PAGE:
To date, the Biden-Harris administration has named 17 women to top posts, some of them firsts, many of them contingent on Senate confirmation. Heading in the direction of gender parity in hiring has been regarded as another “audacious” Biden move, a turning point in the country’s history. The opening note of this administration is meant to portend a feminist future, even if it is headed by a white man in his seventies. After a primary that raised hopes that “America would end up with a revolutionary person in the Oval Office,” columnist Monica Hesse wrote in The Washington Post, “[i]nstead, we’ll end up with Joe Biden,” but “he still can be a revolutionary” if his Cabinet consists of at least 50 percent women. It’s not clear if the equality bar is set that low—a perfect half, nothing more—after the highs of the primary, or if it was always so slight.
If your political aspirations are mainly about getting a seat at the table, these appointments may feel worth lauding. But they are in many ways symbolic gains, a point that even some of those who celebrate such symbolism can accept. Their takeaway is that girls will see these women in these jobs and realize “they can do that, too”—not that they will also have the means to do it or that it will necessarily improve many other women’s lives. It’s a regression to the kind of individualistic, girlboss feminism we have been trying to pull away from but that still has a powerful hold on those who posit a commitment to “gender equality” largely confined to who holds the power, not what they do with it.
We have yet to hear how, specifically, the first woman selected to head the Treasury Department or Defense would deliver something different from any or all of the men who preceded her. And there is nothing new in the symbolic being elevated over the reality of the daily lives of the people these powerful appointees are meant to serve.
Though this is precisely the kind of thing we were told to expect. “If I’m elected president, my Cabinet, my administration will look like the country, and I commit that I will, in fact, appoint a—pick a woman to be vice president,” Biden said at the February debate. You could call his phrasing glib, but he said what he meant: He would select a woman. There would be credentialing beyond that, but that wasn’t the point. This approach to the matter of parity was “deeply fucked up,” Amanda Litman, a Clinton 2016 campaign staffer, told The Atlantic, because it could open the door to disingenuous speculation that she was nominated “because she’s a lady, and not because she’s good at her job,” setting her up to fail. (After the 2016 campaign, Litman turned her attention to electing young progressives down-ballot.) The appearance of pandering behind this gesture was not improved when Biden followed it with a pledge to appoint a Black woman to the Supreme Court. All this was not an entirely original move, either. Biden wrote in an op-ed in June, “Across the board—from our classrooms to our courtrooms to the president’s Cabinet—we have to make sure that our leadership and our institutions actually look like America.” In the 1990s, Bill Clinton, too, promised a Cabinet that “looks like America.”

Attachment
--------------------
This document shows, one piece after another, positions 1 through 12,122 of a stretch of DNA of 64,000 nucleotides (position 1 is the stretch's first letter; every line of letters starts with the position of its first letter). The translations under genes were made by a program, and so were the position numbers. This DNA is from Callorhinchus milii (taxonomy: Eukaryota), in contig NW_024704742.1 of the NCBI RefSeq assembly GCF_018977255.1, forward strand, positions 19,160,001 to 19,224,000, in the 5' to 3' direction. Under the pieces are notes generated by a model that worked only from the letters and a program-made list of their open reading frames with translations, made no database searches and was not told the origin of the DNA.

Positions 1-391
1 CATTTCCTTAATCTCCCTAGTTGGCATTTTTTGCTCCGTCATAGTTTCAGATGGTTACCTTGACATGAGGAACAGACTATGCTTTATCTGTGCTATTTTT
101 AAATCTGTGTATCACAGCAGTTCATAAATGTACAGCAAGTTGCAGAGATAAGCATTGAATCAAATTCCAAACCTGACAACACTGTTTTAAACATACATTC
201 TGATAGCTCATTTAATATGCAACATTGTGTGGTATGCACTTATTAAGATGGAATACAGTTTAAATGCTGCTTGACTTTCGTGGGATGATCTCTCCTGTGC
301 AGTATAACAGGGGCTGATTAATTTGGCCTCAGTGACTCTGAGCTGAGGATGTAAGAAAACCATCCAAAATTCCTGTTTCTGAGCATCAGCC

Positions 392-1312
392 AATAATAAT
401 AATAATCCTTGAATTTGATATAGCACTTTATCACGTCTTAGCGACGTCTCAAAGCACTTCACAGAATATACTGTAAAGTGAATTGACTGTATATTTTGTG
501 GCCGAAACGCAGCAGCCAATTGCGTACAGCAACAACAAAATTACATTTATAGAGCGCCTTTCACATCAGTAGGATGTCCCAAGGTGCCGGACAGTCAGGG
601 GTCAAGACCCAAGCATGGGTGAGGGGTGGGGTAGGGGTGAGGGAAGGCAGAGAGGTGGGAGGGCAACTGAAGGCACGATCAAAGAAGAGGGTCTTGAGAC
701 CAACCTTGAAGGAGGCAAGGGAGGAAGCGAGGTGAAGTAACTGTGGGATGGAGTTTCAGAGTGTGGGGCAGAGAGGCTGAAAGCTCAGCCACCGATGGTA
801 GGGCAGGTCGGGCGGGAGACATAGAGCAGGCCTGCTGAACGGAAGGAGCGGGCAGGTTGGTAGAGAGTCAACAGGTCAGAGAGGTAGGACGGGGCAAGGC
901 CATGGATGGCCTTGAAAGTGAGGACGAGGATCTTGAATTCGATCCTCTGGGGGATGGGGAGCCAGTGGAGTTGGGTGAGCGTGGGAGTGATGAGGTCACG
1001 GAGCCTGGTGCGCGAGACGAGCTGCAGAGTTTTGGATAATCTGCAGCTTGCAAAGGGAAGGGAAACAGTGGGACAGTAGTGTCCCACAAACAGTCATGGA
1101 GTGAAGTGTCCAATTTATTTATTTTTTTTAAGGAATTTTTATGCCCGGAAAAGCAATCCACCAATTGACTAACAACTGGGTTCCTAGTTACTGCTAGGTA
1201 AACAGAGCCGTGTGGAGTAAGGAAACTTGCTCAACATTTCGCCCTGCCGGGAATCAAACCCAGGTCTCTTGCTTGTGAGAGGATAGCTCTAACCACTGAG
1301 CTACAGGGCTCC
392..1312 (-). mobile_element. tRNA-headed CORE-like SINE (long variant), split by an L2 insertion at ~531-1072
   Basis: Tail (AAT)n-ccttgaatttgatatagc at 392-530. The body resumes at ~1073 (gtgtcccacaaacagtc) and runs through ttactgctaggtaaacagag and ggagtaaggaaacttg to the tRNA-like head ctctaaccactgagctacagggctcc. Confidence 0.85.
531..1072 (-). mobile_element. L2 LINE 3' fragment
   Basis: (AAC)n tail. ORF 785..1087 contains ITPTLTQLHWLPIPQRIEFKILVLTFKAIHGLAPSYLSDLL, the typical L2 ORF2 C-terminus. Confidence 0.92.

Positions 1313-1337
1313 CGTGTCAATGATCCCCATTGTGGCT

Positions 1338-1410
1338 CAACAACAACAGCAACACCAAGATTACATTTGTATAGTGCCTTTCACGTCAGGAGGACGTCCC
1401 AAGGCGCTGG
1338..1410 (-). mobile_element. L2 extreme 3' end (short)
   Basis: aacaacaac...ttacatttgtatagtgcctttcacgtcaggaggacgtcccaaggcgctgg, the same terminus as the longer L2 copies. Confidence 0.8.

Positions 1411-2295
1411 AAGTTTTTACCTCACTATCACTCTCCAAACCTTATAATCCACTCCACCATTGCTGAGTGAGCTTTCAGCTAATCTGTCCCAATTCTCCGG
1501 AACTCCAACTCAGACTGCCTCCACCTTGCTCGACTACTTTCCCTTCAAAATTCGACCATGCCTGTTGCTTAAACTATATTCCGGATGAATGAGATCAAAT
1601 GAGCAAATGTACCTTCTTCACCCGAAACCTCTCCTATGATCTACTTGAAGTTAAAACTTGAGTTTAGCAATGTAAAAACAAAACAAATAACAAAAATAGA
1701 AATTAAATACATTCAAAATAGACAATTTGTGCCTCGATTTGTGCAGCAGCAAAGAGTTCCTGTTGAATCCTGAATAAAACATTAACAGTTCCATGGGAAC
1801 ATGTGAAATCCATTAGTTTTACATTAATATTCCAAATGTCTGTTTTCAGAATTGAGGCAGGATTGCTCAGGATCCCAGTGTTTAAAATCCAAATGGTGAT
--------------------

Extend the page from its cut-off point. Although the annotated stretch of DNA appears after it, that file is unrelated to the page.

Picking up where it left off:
Women working in national security appear to have been at the forefront of pushing for gender parity in the executive branch. Biden was among the candidates to sign a pledge that half his national security positions would be held by women. An appeal in The New York Times from a founder of the Leadership Council for Women in National Security asked Biden to put a woman atop the defense department, pitched in part on women’s purported soft powers: “On average, women appear to have more collaborative leadership styles than men, and they’re also less likely than men to fall prey to judgment errors induced by overconfidence. Wouldn’t it be wiser to have more collaboration?”
These pledges shrink back into their appropriate historic register when seen in context of whom they seem to please most, and it’s a very small circle of people: women who want to work in Washington in an administration like Biden’s. The women the president-elect has chosen or is considering for national security roles, a former Obama administration official told The Hill, “all know each other. They have worked together for many, many years. They are all experienced and respectful.” These are not outsiders. If they are leaning in, they are leaning into themselves. While a Cabinet stacked with more women than ever before would reduce the number of (very revealing) photo ops showcasing conference tables featuring more men with the same name than women with any name, it’s not the “end of the boy’s club” some commentators hope for: It’s approving a few new memberships.